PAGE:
Nathaniel Rich published his 30,000-word account of the years between 1979 and 1989 — the decade humanity missed its chance to fix climate change — in the New York Times Magazine last August. The response to the piece was so staggering that Rich put aside his other projects and started turning it into a book the very next week. Losing Earth: A Recent History is out on the shelves April 9, just eight months after the magazine version hit newsstands.

Our near-constant companion throughout the whole sordid tale is an environmental lobbyist by the name of Rafe Pomerance. In 1979, when the story begins, Pomerance happened upon a report warning that continued use of fossil fuels would cause “significant and damaging” changes to the planet’s atmosphere in the span of a few decades. Alarmed, Pomerance, with the aid of a geophysicist named Gordon MacDonald, decided to try to bring the issue to the attention of the U.S. government.

At first, serious progress appeared to be underway. The Carter administration commissioned a report to ascertain whether the issue was really as dire as some scientists were saying. (It was.) But when a team of scientists, policy experts, and government officials convened at a hotel in Florida to craft a framework for addressing the problem, they couldn’t even agree on what the opening paragraph of their statement should say. Thus began an excruciating decade of indecision, delay, and obstruction.

Pan Macmillan, 2019

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If you finished the marathon task of reading the original magazine article, you’ll find the plotline more or less familiar, though there are some new chapters. And this time around, Rich addresses something many readers, including this one, were left wondering: What do we make of this history?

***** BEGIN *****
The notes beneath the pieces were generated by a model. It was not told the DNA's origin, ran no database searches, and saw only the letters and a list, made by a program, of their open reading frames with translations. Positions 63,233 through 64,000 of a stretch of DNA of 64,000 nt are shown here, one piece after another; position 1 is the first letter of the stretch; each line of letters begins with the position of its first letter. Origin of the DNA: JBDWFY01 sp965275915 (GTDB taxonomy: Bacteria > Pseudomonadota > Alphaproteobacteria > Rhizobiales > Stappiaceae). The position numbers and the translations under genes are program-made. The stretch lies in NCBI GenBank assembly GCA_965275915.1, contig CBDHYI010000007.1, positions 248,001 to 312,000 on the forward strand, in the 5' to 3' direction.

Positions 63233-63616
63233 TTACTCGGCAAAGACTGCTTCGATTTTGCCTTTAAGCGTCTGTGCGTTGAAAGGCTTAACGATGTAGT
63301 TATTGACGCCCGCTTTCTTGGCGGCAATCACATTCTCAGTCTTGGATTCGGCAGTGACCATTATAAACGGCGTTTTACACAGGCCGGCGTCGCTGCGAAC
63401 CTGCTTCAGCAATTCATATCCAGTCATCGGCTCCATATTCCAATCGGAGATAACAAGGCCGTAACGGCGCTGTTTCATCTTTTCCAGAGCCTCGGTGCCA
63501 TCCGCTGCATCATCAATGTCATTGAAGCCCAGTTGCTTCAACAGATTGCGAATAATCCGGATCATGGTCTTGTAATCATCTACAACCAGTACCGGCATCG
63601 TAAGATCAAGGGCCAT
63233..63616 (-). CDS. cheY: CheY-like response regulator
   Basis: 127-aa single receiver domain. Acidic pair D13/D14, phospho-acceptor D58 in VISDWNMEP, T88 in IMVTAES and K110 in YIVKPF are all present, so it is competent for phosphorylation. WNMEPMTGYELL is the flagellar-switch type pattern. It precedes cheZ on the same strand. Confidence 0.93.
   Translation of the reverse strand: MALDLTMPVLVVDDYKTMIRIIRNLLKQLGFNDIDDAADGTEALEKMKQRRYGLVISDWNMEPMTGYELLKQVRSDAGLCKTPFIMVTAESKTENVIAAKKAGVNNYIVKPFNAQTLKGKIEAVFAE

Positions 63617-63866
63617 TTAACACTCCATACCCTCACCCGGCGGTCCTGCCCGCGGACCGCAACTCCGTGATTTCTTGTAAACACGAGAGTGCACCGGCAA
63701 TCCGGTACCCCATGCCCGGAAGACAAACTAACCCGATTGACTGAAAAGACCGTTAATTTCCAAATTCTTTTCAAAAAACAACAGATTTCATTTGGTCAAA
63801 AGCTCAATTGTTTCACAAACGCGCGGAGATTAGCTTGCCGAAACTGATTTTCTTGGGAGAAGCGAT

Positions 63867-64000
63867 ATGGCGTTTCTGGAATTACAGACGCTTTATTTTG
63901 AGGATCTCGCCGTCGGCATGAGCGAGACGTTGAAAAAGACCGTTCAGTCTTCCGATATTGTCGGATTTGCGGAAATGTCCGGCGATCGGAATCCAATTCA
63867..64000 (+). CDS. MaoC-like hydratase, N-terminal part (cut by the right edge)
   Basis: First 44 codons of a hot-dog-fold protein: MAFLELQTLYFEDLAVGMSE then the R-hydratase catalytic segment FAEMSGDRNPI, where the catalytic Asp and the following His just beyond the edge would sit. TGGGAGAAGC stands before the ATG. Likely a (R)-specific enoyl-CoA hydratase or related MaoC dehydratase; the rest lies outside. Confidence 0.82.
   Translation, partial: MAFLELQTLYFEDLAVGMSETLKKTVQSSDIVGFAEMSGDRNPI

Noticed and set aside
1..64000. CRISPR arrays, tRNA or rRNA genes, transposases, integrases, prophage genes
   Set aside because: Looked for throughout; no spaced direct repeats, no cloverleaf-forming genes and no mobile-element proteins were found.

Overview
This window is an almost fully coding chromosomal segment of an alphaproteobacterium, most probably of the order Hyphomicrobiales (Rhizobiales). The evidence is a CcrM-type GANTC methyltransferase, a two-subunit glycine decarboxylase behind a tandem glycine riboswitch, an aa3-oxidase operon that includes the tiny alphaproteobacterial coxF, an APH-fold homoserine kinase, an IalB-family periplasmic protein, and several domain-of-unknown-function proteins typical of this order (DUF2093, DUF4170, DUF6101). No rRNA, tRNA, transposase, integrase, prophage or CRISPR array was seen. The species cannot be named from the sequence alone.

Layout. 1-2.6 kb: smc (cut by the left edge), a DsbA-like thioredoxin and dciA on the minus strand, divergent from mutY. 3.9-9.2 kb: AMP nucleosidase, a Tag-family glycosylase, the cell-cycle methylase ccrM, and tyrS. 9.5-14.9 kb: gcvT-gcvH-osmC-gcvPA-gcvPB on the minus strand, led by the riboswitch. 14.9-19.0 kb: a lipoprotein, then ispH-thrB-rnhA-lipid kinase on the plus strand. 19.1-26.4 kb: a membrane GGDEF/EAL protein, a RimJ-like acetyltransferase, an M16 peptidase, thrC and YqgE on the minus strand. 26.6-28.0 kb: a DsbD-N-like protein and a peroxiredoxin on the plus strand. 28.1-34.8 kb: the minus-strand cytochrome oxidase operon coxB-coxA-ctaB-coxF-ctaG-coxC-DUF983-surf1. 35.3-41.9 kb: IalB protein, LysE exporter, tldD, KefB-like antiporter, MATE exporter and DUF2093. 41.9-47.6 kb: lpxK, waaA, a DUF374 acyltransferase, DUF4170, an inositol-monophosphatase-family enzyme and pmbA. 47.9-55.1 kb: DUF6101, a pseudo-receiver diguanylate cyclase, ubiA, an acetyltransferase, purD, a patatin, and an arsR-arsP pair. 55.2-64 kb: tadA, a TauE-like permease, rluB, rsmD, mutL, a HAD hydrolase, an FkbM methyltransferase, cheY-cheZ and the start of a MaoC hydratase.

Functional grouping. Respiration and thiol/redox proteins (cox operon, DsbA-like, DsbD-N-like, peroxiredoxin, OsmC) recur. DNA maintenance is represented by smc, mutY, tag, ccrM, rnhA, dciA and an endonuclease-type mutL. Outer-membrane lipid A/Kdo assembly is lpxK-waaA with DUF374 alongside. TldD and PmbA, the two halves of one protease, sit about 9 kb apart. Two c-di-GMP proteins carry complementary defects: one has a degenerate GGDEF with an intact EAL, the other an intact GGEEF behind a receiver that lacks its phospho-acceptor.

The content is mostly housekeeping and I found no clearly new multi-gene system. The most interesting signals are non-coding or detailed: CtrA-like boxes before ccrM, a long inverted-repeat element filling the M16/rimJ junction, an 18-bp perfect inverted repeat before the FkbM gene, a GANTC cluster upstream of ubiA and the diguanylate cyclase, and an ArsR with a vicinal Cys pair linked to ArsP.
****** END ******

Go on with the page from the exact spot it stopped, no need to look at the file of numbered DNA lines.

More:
“We can realize that all this talk about the fate of Earth has nothing to do with the planet’s tolerance for higher temperatures and everything to do with our species’ tolerance for self-delusion,” he writes in the afterword. “And we can understand that when we speak about things like fuel efficiency standards or gasoline taxes or methane flaring, we are speaking about nothing less than all we love and all we are.”

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Grist caught up with Rich to talk about his new book and what we can make of the agonizing history he unearthed. Our conversation has been condensed and edited for clarity.

Q.Did you plan to turn your article into a book?

A.As soon as the piece was published, I realized there were some very large questions that arose from the history. I felt some obligation to try to answer those questions more explicitly than I was able to do in the article. I wrote a new afterword that’s essentially a stand-alone essay. I also wanted to go into a little more depth and bring the story up to date from 1989 to the present. Despite the length of the magazine piece, there was actually a lot I had to leave out. And so I was excited for the opportunity to publish a definitive version of the story that I think is fuller, more comprehensive, and more complete as a work of writing.

Q.I’m curious about some of the criticism your article received. Robinson Meyer of the Atlantic wrote that you let “fossil-fuel interests off the hook entirely,” and Naomi Klein argued that you overlooked the role capitalism played in dooming us all. How did you respond to that?

A.I was very surprised at some of those criticisms. As you said, there was this accusation, and usually it was expressed very viciously, that I had downplayed the oil and gas industry’s role in blocking climate policy during that decade. At first I was worried. I thought maybe — in my two-year survey and my interviews with like 100 people — maybe I did miss something.

The [oil and gas] industry wasn’t helping matters, as I write about in detail. Of course, they were aware of the science, just like the government, just like anybody who was following the issue, and made little effort to publicize it or anything else. They made no efforts to pass laws to limit emissions — that would be sort of a ridiculous expectation.